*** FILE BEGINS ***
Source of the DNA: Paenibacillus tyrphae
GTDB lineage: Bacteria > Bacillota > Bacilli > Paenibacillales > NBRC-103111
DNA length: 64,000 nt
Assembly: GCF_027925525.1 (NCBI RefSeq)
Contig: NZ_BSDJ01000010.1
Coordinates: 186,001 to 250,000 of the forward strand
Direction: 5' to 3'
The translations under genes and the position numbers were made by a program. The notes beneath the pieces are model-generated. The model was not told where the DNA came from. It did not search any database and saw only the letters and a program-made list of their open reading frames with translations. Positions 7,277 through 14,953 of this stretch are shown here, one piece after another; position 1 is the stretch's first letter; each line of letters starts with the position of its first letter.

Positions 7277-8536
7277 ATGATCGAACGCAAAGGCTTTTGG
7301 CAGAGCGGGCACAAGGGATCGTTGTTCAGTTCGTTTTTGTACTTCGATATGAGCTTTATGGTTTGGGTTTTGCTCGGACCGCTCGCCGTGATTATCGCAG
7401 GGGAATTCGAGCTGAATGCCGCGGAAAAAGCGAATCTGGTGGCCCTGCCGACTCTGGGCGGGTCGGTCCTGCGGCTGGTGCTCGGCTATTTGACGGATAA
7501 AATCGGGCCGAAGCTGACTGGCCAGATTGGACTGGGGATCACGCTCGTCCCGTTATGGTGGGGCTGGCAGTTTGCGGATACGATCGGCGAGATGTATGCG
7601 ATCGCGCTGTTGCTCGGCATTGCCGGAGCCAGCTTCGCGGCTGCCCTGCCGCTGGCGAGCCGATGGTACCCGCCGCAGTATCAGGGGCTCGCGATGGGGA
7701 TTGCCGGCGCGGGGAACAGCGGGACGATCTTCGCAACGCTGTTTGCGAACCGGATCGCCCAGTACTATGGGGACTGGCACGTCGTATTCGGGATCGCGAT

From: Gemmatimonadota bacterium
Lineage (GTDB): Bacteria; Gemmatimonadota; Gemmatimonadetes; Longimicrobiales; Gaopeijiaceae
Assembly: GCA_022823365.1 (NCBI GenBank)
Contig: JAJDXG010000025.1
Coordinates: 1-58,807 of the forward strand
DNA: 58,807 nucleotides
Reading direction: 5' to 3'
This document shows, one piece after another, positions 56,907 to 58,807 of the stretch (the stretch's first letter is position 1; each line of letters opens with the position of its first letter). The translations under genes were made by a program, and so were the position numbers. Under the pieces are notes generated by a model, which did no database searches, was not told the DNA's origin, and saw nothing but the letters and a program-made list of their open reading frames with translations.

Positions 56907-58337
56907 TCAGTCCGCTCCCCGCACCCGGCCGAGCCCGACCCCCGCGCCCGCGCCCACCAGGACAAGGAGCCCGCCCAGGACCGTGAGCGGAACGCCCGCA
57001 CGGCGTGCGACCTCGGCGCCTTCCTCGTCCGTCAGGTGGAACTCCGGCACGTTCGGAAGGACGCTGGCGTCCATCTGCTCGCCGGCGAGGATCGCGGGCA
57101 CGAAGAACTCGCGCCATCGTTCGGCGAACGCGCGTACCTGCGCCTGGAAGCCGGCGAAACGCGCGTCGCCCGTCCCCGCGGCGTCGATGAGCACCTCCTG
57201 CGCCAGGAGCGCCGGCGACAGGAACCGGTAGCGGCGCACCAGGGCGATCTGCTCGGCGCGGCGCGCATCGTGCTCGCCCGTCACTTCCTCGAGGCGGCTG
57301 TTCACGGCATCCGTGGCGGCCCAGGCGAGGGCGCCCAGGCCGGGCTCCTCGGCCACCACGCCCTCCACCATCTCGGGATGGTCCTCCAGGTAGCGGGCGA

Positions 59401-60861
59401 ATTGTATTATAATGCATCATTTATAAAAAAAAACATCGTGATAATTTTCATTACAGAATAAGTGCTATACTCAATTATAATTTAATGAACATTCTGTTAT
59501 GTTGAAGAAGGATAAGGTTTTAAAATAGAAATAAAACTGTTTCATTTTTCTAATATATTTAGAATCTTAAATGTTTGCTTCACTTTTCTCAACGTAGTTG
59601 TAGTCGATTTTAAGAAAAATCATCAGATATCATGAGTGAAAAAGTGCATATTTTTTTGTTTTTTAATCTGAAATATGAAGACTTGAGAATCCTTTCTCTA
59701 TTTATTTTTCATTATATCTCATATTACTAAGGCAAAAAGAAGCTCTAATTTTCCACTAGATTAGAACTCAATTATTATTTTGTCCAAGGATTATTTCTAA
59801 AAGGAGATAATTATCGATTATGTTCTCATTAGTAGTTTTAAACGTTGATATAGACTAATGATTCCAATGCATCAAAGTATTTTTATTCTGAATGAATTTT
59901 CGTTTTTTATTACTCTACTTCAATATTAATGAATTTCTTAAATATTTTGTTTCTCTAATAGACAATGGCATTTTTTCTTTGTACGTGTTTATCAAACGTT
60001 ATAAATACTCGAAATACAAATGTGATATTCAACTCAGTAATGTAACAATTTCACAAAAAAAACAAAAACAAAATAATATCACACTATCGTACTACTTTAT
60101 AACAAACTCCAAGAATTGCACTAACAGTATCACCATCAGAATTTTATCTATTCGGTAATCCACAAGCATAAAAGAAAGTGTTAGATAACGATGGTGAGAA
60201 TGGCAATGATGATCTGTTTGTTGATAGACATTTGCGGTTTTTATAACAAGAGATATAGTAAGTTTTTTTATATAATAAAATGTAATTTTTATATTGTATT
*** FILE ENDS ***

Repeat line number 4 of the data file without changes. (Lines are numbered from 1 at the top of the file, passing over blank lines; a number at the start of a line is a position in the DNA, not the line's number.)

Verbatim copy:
Assembly: GCF_027925525.1 (NCBI RefSeq)